Bjørn Rabjerg and I have recently published a paper dealing with Løgstrup and Luther, based on some of my earlier talks:
Freedom from the Self: Luther and Løgstrup on Sin as “Incurvatus in Se”, Open Theology, vol 4, issue 1
The aim of this paper is to compare Martin Luther and K. E. Løgstrup on the theme of sin and grace, and to argue that while Løgstrup wanted to stay close to Luther in many respects, he nonetheless provides a secularized version of Luther’s picture, according to which we are liberated from our sinfulness not by God’s grace, but by our ethical encounter with other people. This then raises the question of whether Løgstrup’s approach can work, and thus whether this secularized alternative can be made stable and coherent. We begin by focusing on central themes concerning Løgstrup’s relation to Luther. We then outline the key features of Luther’s conception of sin and grace that were important to Løgstrup , and then consider how he develops that conception in a secularized manner. Finally, we discuss problems that might be raised for Løgstrup’s position.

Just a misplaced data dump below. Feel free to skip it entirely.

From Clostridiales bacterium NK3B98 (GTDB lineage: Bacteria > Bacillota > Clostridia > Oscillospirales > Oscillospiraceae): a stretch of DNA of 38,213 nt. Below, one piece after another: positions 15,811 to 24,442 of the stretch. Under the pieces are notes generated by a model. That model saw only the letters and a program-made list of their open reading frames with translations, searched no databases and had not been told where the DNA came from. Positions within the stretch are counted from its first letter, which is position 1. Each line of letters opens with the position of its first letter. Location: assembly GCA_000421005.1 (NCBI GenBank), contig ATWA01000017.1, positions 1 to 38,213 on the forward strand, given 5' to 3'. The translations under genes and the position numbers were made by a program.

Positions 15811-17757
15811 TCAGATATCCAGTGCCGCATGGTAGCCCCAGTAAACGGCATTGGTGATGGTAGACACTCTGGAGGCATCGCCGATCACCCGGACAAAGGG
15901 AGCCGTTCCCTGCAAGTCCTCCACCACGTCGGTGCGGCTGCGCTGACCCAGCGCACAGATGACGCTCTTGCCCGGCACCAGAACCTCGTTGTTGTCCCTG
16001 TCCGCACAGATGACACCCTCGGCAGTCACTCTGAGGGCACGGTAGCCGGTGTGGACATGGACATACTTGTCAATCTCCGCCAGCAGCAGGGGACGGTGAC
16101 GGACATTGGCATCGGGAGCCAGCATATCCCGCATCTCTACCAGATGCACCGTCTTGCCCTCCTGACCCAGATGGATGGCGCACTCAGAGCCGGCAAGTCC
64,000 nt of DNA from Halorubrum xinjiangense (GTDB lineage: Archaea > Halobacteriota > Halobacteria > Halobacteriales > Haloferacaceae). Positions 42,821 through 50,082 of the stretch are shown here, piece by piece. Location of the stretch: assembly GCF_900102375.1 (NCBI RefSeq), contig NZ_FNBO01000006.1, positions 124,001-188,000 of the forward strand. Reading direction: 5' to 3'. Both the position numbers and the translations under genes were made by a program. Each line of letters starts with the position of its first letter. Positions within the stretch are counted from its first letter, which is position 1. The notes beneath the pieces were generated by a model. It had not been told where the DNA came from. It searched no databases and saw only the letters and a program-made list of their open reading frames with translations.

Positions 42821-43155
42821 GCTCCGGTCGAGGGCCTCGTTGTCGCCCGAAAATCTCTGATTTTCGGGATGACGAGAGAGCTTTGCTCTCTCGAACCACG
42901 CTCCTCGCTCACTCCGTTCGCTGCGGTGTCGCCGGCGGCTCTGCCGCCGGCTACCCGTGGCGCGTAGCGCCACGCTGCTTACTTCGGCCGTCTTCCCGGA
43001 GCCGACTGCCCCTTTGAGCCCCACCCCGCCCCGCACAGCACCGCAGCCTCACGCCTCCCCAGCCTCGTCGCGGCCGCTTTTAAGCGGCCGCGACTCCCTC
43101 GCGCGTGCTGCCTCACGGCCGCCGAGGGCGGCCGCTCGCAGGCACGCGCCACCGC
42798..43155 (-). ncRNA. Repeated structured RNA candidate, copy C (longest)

It can be downloaded from here